It is a top down look from the perspective of the bumbling, weepy, arrogant idiots --oops my bad-- the fine moustachioed gentleman who were in charge of making goverment, diplomatic, and battlefield decisions.  

Since this book was writtten much more is known and much more has been written. Off to the trenches...

Wings of Fire by Charles Todd

A series of books that I am reading out of order about the cases of Inspector Ian Rutledge. I do like his writing and I do like the other book that I have read. The first book I picked up was a flashback to Ian Rutledge before he left England and fought in the trenches during WWI. And this book (#2) is Ian as he is after the war, as that is how the series began.

I just don't remember what this book was about. So catch me later...I am going back to the beginning and starting over.

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How To Cook A Wolf by MFK Fisher

Of all the books in my "wolf" category this was the book I looked forward to the most. MFK Fisher is esteemed to almost goddess like status as both a cook and a cookbook author. This book was written to encourage those daunted by wartime shortages in England in the aftermath of WWII. Making something out of near nothing. Effective use of leftovers, cheap cuts of meat, trying to use up all ingredients in pantry and frig, etc. 

I don't want to disparage this book. I did not live through WWII in England or its immediate aftermath so I don't understand or relate to the English sensibilites of that time. L was really dismayed that I didn't like this book--indeed it was one of the very few books that I haven't been able to heroically stick through to the bitter end. There is just something about the Post WWII English "housewife" that I simiply can't relate with--I experienced the same when ploughing through "The Provincial Lady" series of books.

it is my issue not the issue of these authors. I just had hoped to like her writing as much as I enjoy her contemporary Julia Child.

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Aquarius Descending by Martha C. Lawrence

If you do not like spoilers of any sort--please do not read any further.

I consider my self lucky to have read this series out of order because at least I wasn't totally blindsided by the ending of this book. It was hard enough to read even knowing what was to come. Good read nontheless.

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The Likeness by Tana French

Truth be told--I had picked up this book to read a couple of times and couldn't get hooked in. Third time must have indeed been the charm. I think going back and giving "In The Woods" a second read really helped. Glad I did as this was a really good read--looking forward to the next Dublin Squad Murder.

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Ashes of Aries by Martha C. Lawrence

This is my final outing with Elizabeth Chase, psychic detective, and I am more than a little sad. I will miss her. While Martha C. Lawrence is a fabulous writer, she, alas, lost her enthusiam for writing fiction after September 11, 2001. She even completed a book tour for this last book in the immediate aftermath of these terrorist attacks, which must have been surreal to say the least. Thankfully for her, she has found success and happiness in "behind the scene" writing. Maybe some day...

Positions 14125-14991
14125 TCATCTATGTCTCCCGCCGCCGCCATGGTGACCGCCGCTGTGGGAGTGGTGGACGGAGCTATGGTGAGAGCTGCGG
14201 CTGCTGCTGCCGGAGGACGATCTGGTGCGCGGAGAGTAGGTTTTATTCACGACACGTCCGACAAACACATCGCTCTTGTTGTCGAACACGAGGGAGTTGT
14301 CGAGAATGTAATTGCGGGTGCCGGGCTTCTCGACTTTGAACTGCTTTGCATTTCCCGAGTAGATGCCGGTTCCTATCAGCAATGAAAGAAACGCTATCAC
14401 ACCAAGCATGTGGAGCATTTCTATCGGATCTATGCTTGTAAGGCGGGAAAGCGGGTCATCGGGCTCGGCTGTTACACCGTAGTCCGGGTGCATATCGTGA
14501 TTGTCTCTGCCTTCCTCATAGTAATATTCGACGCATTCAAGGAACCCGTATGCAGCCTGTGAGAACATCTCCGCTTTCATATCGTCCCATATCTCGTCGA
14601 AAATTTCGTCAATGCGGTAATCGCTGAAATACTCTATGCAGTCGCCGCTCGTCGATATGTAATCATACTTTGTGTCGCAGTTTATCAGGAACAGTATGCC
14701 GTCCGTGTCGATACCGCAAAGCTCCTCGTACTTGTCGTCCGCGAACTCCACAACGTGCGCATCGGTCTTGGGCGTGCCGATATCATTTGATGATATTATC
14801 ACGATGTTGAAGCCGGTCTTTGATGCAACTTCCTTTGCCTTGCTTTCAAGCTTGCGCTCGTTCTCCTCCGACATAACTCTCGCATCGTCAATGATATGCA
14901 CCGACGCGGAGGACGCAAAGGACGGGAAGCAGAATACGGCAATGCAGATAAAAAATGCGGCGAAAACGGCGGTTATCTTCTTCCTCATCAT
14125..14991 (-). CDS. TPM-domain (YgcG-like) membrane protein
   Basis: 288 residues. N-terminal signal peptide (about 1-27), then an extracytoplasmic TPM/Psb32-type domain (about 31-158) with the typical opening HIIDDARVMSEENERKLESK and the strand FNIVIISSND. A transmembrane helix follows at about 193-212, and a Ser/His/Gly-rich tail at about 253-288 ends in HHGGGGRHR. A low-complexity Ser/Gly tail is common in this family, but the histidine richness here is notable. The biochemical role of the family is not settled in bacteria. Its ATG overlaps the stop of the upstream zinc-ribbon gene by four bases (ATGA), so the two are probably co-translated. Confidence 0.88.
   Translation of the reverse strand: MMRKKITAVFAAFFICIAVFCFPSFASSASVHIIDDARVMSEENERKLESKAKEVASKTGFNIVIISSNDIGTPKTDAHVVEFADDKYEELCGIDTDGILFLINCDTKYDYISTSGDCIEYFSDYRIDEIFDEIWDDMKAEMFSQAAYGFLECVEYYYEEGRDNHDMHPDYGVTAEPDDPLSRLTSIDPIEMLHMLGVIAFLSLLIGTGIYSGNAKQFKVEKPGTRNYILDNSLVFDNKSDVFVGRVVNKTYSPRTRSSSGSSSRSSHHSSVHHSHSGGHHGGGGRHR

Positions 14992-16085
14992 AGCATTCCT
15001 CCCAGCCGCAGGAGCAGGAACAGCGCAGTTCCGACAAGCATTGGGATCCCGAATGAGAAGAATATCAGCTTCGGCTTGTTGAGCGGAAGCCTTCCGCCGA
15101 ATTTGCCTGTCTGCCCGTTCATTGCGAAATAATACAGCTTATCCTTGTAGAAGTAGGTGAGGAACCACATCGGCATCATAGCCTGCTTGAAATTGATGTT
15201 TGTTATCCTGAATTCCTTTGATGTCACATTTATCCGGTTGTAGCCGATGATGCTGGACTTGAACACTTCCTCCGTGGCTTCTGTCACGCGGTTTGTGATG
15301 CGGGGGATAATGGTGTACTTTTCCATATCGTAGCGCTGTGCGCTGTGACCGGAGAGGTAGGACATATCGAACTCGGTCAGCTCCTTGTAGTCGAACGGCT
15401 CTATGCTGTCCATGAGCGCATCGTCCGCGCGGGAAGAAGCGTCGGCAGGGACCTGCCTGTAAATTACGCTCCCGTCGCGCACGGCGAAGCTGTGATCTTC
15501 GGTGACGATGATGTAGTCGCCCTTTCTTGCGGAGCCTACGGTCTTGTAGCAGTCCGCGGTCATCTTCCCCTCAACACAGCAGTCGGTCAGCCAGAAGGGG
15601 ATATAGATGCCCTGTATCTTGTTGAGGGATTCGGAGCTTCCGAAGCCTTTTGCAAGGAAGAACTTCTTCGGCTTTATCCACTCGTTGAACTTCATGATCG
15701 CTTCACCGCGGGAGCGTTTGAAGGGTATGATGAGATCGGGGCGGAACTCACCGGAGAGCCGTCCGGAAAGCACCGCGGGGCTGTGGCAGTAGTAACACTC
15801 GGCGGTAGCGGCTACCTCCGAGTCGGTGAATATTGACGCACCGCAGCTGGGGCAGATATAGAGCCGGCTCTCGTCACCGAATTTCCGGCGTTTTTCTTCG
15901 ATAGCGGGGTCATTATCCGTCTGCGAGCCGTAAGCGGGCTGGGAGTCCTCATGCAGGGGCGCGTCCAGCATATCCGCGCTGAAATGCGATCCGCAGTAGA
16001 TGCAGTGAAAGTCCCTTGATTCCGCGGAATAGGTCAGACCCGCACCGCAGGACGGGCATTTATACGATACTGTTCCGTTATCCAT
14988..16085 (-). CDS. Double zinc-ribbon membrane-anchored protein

I really enjoyed reading this book. Good plot. I would have happily read my way through the whole zodiac had this series continued.

 

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Midnight Bowling by Quinn Dalton

2023 has turned out to be a lot. In times of stress I read a lot BUT I don't retain a lot...it has been that kind of a year to put it mildly.

This book was recommended/sent to me by my husband, he thought I would like it--even though he had not read it himself. Not sure if he has even read it since I did, so much for book club.

I don't remember all the fine details of the plot and truthfully I thought it would be more about bowling--instead it is more of dark character study. 

Wolf Winter by Cecilia Ekbäck

The cold depths of Sweden in 1717, blizzards, murders, evil priests, wolves, and a meddling newcomer make for a frigid read best done curled up in a blanket with a cup of something warm by your side. No spoilers but I am glad that the ending is as gray as the subject matter.

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The Winter Soldier by Daniel Mason

This novel follows a young Viennese medical student to the Eastern front during the winter of WWI in 1914. Even though he has minimal experience (ok basically none) there is already a severe shortage of trained medical personnel. He becomes the single doctor in a freezing, partially destroyed and deserted church that is serving as a field hospital. One nurse and a few orderlies. 

This book is one of the best books that I have read this year- a fantastic depiction of the ravages andthe travesties that was WWI. I will put this on my forever shelf and no doubt read it again. First though I am sharing it with friends. I will definitely read more from this author.

Spring House by Mary Ellen Taylor

A very good read but I probably would have enjoyed it more if I had read the prior book (Winter Cottage) but that being said it was easy enough to read as a stand alone. It had a lot that I love, a multi generational story that sprang back and forth in time, house restoration, and the epistolatory style (this time in the form of a stash of old hidden letters). If I remember next winter--Winter Cottage here I come.

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In The Woods by Tana French

2023 has turned out to be a lot. In times of stress I read a lot BUT I don't retain a lot...it has been that kind of a year to put it mildly.

This is the second time I have read this book and as I didn't really remember the plot, I found it reading time well spent. I primarily read it again because I wanted to read "The Likeness" which also follows DI Cassie Maddox--and is told in her voice. I'm glad I did the re-read as while one could read this as a stand alone--it was nice to have a refresher on Cassie's relationship with her former partner--Rob Ryan. This book is told in Rob's voice.